We investigated how well the WASP-121b transmission spectrum can be explained by aerosols by first fitting simple Rayleigh scattering and cloud deck models to the STIS data spanning the G430L and G750L gratings. For the Rayleigh component, we followed the methodology outlined by 2008A&A...481L..83L (L08), who provide relations between the slope of the transmission spectrum and the atmospheric temperature, under the assumption of scattering particles distributed uniformly with pressure. For the cloud deck component we assumed a wavelength-independent opacity, implemented as a horizontal flat line in that was allowed to float vertically relative to other spectral features in the transmission spectrum. For this initial analysis, we excluded the G141 dataset, as it exhibits a clear spectral feature due to HO, which would add additional complexity to the model. This is addressed in Section 5.4, where we perform a free-chemistry fit to the combined STIS+WFC3 dataset that includes opacity due to both gas-phase species and aerosols.

Our best-fit model combining a Rayleigh slope with cloud-deck is shown in Figure 5.1. It provides a poor fit to the data, with a reduced of 1.8 for 57 degrees of freedom, allowing us to exclude it at confidence. This is due to the inability of a featureless cloud deck to explain the optical data across the wavelength range. Furthermore, the temperature inferred from the Rayleigh slope is  K, which is improbably high for the atmospheric pressures probed in transmission. For instance, if WASP-121b absorbs all incident radiation on its dayside hemisphere (i.e. the Bond albedo is zero), then the substellar point would have a temperature of  K and the day-night boundary probed by the transmission spectrum should be considerably cooler. Furthermore, at such high temperatures, no condensates are expected to exist and molecules should be thermally dissociated, including H.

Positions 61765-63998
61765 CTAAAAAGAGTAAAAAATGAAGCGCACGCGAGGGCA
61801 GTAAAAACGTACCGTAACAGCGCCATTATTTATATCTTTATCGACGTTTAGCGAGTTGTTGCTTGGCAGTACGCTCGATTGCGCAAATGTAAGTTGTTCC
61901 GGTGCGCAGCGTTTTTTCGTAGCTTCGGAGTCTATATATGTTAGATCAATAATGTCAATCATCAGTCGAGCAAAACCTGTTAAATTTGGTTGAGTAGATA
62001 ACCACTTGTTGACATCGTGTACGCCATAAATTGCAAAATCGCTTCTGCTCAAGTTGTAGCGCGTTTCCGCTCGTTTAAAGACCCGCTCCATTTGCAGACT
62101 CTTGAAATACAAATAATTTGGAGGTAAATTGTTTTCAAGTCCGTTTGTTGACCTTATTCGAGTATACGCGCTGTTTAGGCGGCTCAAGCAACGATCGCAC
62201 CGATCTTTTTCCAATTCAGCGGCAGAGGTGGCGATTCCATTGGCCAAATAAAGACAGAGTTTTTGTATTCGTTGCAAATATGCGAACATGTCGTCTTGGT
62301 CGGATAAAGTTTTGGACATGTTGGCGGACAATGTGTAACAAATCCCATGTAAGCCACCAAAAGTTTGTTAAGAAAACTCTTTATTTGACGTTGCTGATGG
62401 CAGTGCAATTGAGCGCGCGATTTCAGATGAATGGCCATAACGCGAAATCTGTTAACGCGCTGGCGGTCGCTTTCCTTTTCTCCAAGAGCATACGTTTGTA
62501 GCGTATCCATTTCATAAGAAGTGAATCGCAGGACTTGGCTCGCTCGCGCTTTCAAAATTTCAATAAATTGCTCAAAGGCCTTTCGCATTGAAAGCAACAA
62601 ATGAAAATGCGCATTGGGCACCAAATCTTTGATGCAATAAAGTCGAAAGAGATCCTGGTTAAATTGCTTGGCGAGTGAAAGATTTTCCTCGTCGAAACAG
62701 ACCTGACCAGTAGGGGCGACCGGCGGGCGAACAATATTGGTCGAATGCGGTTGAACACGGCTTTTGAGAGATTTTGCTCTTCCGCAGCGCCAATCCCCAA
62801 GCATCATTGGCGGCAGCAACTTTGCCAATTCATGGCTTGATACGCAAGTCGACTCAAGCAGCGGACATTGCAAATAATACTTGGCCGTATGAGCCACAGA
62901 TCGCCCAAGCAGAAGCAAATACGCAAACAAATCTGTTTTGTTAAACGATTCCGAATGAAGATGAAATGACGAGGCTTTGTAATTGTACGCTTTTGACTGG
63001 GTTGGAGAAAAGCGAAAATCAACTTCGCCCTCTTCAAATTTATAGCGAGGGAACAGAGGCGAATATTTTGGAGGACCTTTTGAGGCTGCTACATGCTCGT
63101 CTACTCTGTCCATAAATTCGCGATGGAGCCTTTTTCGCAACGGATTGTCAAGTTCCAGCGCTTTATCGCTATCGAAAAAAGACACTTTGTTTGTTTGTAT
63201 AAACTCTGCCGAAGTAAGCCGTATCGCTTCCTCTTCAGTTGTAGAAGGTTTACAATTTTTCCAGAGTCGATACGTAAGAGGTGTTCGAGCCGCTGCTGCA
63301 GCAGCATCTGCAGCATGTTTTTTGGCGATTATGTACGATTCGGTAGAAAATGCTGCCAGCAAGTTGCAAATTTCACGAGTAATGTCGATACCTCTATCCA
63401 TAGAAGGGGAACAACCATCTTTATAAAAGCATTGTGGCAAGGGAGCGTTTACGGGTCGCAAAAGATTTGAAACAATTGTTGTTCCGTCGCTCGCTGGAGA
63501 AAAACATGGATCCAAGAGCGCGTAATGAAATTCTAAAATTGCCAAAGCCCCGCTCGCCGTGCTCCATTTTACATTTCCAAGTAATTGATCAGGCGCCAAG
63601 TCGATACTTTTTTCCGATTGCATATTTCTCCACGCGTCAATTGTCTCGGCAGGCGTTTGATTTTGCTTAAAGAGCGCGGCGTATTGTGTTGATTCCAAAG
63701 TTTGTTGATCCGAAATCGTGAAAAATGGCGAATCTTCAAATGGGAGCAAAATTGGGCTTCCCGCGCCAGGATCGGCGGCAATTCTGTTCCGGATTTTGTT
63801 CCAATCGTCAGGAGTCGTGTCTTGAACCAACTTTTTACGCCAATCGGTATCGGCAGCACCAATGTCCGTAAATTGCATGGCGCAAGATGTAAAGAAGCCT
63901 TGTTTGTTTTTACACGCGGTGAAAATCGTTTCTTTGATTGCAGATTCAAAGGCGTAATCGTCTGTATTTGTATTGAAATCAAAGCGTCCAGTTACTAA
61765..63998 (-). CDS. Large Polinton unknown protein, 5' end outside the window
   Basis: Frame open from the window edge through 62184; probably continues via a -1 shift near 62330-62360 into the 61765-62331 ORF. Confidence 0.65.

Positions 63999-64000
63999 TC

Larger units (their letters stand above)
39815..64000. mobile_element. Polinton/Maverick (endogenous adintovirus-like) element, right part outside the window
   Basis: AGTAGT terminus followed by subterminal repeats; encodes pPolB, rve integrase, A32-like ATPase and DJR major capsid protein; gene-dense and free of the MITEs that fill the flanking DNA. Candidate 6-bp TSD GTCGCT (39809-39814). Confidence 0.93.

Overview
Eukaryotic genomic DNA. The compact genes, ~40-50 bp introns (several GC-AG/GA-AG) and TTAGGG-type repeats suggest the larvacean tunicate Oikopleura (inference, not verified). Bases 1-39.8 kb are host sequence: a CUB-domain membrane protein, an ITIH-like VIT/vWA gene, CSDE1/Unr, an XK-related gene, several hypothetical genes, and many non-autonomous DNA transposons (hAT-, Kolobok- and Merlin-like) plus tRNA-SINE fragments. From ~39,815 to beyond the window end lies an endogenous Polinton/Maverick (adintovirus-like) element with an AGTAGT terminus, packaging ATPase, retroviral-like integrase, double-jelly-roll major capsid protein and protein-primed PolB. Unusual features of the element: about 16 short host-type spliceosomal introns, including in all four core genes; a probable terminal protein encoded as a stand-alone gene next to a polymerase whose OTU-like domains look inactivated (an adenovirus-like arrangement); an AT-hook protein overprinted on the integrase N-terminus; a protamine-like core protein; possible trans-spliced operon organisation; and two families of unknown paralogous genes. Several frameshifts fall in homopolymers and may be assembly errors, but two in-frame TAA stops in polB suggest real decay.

To be conservative, we also tried dividing the NUV-optical data into different wavelength sections and fitting them one at a time. For convenience, we will refer to these subsets as the blue () and red () data. In principle, a good fit to one or both of these datasets separately should be easier to achieve than a good joint fit, as the models need not be self-consistent.

First, we fit a Rayleigh profile to the blue data, as this is where the transmission spectrum exhibits a strong slope. Although we obtain a better statistical fit with a reduced of 1.6 for 10 degrees of freedom (Figure 5.1), the inferred temperature remains implausibly high at  K. Given this, we conclude that the rise in the measured transmission spectrum toward NUV wavelengths is too steep to be explained by scattering out of the transmission beam. Instead, it would suggest the presence of one or more significant NUV absorbers in the upper atmosphere of WASP-121b, assuming the slope is indeed a feature of the planetary spectrum and not caused by an uncorrected systematic effect in the data.